One day, K’ung Fu-tse was standing at a distance from the pool’s edge when he saw an old man being tossed about in the turbulent water. He called to his disciples and together they ran to rescue the victim. But by the time they reached the water, the old man had climbed out onto the bank and was walking along, singing to himself.
K’ung Fu-tse hurried up to him. “You would have to be a ghost to survive that,” he said, “but you seem to be a man, instead. What secret power do you have?”
“Nothing special,” the old man replied. “I began to learn while very young and grew up practicing it. Now I am certain of success. I go down with the water and come up with the water. I follow it and forget myself. I survive because I don’t struggle against the water’s superior power. That is all.””
I don’t know about you, but my life is a lot like that waterfall, and the raging waters beneath it. You can fight the current until your exhausted and smashed against the rocks, or you can kick back and allow it to carry your where you’d like to be, or at the very least a great deal closer to it. As with the rest of life, this too is reflected with considerable magnification in trading. That price chart is a river baby, and what’s driving it is a force of nature way beyond your influence.
We all deal with experiences that are difficult. Sometimes it even feels like our entire world is crumbling around us. Somehow, against all odds we persevere. We get through it. We look back, and usually, nearly every time, we realize the whole ordeal wasn’t quite as bad as we thought it was. In fact, natural optimists that we are, we usually even find a “silver lining”. We may even feel a sense of pride in how the situation was handled, often with the realization that we are in a better position afterwards than we were before. We continually marvel at how things end up working out in the end. Until the next crisis, when we again hurl ourselves into a pit of despair to wallow for a time in in self-pity, frustration and anger.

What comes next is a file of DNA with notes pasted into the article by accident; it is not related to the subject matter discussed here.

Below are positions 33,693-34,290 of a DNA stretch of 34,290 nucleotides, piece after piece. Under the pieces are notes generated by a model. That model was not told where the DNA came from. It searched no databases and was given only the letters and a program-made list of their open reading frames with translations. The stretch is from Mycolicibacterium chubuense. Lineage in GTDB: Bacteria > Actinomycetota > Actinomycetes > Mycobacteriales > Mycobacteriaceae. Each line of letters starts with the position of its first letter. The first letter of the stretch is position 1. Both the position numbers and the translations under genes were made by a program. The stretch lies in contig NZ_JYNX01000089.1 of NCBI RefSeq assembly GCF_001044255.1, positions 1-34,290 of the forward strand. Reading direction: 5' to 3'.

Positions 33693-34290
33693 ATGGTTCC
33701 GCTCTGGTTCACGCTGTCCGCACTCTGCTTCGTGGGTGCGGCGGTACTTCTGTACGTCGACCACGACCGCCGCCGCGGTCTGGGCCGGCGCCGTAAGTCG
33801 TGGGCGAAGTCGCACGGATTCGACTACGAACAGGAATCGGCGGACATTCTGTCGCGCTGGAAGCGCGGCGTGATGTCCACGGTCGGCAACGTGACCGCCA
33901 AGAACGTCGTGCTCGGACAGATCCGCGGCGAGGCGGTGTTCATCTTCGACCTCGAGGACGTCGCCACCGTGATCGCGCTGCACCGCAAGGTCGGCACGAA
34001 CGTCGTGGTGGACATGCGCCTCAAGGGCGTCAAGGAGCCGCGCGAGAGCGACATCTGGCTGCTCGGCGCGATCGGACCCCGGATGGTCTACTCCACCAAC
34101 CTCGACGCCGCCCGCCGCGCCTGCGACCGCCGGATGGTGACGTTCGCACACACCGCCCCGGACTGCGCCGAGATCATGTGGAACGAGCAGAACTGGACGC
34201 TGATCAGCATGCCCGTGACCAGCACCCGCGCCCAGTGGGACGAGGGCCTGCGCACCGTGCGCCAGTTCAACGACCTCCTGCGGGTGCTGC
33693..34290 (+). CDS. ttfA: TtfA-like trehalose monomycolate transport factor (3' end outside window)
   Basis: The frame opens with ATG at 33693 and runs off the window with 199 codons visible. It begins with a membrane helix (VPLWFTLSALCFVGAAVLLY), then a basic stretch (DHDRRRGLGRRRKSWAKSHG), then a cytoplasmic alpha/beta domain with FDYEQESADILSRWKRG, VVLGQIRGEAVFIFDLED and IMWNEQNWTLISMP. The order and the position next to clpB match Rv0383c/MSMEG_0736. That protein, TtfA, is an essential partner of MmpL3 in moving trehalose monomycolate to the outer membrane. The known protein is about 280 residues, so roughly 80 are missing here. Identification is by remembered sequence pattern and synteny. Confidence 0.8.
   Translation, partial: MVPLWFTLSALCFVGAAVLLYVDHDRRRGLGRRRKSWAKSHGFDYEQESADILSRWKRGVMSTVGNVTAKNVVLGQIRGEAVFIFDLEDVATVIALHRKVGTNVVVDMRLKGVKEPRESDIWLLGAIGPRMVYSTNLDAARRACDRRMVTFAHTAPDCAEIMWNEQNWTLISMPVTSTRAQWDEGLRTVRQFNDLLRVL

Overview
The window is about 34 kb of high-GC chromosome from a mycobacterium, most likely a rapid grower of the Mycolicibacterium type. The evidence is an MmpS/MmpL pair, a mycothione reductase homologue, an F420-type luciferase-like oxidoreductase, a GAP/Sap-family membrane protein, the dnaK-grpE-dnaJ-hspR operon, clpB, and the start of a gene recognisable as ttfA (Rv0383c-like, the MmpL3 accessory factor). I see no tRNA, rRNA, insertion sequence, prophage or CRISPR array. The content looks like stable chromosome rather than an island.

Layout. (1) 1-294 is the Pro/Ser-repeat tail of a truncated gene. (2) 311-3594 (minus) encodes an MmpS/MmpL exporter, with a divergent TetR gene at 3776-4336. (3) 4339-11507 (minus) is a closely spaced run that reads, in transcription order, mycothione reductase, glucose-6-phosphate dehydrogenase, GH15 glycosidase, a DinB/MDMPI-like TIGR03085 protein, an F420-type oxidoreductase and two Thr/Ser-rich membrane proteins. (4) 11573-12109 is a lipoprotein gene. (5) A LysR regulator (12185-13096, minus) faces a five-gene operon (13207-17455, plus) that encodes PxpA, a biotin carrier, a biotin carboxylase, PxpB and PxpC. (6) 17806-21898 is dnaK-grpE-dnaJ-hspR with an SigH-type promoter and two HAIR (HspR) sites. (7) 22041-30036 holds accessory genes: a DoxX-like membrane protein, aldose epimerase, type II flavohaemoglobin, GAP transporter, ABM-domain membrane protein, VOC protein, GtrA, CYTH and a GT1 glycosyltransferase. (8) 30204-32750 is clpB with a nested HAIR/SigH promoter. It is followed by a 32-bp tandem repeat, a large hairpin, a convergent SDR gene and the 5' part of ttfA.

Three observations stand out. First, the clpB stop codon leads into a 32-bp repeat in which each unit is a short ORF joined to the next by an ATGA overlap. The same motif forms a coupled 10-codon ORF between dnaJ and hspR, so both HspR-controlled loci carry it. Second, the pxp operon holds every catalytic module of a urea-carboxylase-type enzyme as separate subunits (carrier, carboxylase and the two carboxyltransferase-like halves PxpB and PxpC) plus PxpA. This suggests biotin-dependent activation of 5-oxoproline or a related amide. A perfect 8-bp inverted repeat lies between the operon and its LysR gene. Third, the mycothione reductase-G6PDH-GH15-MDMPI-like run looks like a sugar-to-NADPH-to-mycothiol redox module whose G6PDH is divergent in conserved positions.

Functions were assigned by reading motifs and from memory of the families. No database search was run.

I say stop it. Get off this merry-go-round and take a red pill. That is, accept the reality that you have a lot less control over your own existence than you want. Even more so than your existence in general, you’ve got absolutely no input on which direction that price chart is going, or how far. Now, this doesn’t mean you can’t have what you want, it just means you don’t get it just for wanting it. You’ve got to make a plan, and take action (preferably a series of simple and repeatable actions we like to call process).
You have a want, a desire, a place you want to be. You make a plan. You take deliberate action according to this plan. Now what? Nothing, that’s what. These actions have communicated our intent to the universe. Now it’s time to push that want, that desire, that place you want to be out of your mind. Earl Nightingale reminds us that we always gravitate to our dominant thought. If our dominant thoughts are of wanting, we create more wanting. We will not have, but remain in a state of want. Expectation creates more expectation.
The Chinese have a saying, “Don’t push the river”. Bruce Lee put his own spin on it when he said “Be like water”. You’re mom even told you when you were a kid, “honey, just go with the flow”. This doesn’t mean to be a cork in the river, utterly at it’s mercy. It does mean to understand the flow and work with it to maximize it’s usefulness to your own ends. Let the current do the work, harness it’s limitless power rather than subject yourself to it.
Have a little faith that things usually work out for the best, but this time don’t wait until after to find the silver lining. Take a deep breath and trust the plan you’ve made, and the action you’ve taken. All that is left is to get out of the way and allow the results to happen. You can either trust what you cannot see, or struggle against it. You’re not driving, so instead of fighting with the driver about the destination, kick back and enjoy the scenery along the way, knowing that no matter where the driver takes you, it’s going to be closer to your destination than you are now.
In Jet Li’s Fearless (what an amazing film), our hero has an wonderful conversation with his adversary about varying grades of tea. During this exchange, the point is made that when one is in a good mood, the grade of the tea is irrelevant. If the grade of the tea is irrelevant, a low grade cannot deteriorate ones mood. The tea is just tea. It is we, who grade it high or low, good, bad or somewhere in between. The fact is the tea has no concept of good or bad, high grades or low grades. It is perfectly happy being tea. In years of drought, it doesn’t bother fighting to produce epic quantities of tea leaves. It is perfectly content to work with what it’s got at the time.